ASEAN welcomes progress on framework for South China Sea code of conduct

MANILA — Ten member states of the Association of Southeast Asian Nations (ASEAN) have welcomed the progress to complete a framework of the code of conduct in the South China Sea/West Philippine Sea by middle of 2017, as they opt to pursue the peaceful resolution of territorial disputes.

In a Chairman’s Statement released Sunday, ASEAN leaders said the completion of framework will facilitate the early conclusion of an “effective COC”.

The code of conduct was meant to manage tensions in the South China Sea in a peaceful way. ASEAN members and China will then start negotiating for the actual code after they concluded its framework.

“We recognized the long-term benefits that would be gained from having the South China Sea as a sea of peace, stability and sustainable development,” they said in a statement released a day after the 30th ASEAN Summit held here.

ASEAN members and China signed the Declaration on the Conduct of Parties in the South China Sea (DOC) in 2002 to resolve territorial dispute peacefully.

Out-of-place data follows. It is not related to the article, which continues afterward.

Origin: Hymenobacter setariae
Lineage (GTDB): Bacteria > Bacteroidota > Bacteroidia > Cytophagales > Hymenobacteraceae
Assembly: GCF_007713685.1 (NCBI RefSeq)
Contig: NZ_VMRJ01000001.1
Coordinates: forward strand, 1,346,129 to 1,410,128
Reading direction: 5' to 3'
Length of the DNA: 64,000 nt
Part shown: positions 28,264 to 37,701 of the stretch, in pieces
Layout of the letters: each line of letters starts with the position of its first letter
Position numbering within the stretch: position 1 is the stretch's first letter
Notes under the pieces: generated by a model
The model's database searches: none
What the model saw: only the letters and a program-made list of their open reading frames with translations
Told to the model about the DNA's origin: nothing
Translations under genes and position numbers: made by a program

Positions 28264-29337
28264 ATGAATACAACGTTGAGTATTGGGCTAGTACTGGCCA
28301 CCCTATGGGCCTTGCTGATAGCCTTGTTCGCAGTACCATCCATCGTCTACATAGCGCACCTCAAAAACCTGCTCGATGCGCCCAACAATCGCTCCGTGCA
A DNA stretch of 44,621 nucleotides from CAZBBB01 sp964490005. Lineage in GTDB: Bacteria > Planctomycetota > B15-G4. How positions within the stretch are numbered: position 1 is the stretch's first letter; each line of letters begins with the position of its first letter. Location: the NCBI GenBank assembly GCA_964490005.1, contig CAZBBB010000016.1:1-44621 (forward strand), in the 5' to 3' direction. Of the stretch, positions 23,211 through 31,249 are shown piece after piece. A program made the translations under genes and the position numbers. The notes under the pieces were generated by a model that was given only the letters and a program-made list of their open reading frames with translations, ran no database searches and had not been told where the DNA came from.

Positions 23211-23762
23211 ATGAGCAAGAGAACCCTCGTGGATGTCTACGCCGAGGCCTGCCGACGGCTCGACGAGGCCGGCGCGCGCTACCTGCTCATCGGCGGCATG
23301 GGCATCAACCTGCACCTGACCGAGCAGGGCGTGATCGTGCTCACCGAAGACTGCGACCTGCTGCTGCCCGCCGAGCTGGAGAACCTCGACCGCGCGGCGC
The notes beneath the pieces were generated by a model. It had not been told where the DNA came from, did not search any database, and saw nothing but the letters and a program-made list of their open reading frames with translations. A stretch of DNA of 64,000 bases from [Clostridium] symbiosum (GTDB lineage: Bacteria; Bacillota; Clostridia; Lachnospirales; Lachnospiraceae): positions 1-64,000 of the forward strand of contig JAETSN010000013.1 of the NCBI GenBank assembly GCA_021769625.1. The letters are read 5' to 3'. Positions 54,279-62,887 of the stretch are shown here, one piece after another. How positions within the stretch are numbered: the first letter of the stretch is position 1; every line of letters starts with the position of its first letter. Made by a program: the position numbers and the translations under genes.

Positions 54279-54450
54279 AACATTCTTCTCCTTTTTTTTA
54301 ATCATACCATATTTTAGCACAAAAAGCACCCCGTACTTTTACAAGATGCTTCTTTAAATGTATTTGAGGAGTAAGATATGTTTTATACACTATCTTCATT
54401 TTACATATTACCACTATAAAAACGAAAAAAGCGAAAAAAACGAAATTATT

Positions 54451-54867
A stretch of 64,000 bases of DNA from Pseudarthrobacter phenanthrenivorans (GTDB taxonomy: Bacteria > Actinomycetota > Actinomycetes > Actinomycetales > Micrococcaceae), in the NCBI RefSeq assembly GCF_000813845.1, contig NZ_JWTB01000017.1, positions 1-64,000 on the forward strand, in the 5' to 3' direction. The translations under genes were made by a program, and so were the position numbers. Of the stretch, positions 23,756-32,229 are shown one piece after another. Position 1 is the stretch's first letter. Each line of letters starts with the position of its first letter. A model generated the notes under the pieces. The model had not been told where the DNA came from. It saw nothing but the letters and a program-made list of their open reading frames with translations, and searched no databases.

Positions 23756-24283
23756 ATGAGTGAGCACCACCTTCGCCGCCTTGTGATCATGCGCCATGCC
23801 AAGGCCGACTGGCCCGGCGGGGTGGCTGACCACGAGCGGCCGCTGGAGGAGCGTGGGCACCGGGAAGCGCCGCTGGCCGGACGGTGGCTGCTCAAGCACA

“We underscored the importance of the full and effective implementation of the Declaration on the Conduct of Parties in the South China Sea in its entirety,” added the ASEAN heads of state.

Nevertheless, they noted concerns expressed by some leaders over recent developments in the area.

“We reaffirmed the importance of the need to enhance mutual trust and confidence, exercising self-restraint in the conduct of activities, and avoiding actions that may further complicate the situation, and pursuing the peaceful resolution of disputes, without resorting to the threat or use of force,” said the ASEAN leaders.

They reiterated the shared commitment to maintaining and promoting peace, security and stability in the region, in accordance with the universally recognized principles of international law, including the 1982 United Nations Convention on the Law of the Sea (UNCLOS).

Further, ASEAN leaders welcomed the operationalization of the guidelines for hotline communications among ASEAN and China in response to maritime emergencies in the implementation of the Declaration on the Conduct of Parties in the South China Sea.

They looked forward to the early operationalization of the other early harvest measure, which is the joint statement on the application of the Code for Unplanned Encounters at Sea (CUES) in the South China Sea.

Several countries have made competing claims over parts or all of South China Sea, including China, Taiwan and four ASEAN members which are the Philippines, Brunei, Malaysia and Vietnam.

Other ASEAN member-states include Cambodia, Indonesia, Lao, Myanmar, Singapore and Thailand. Leslie Venzon/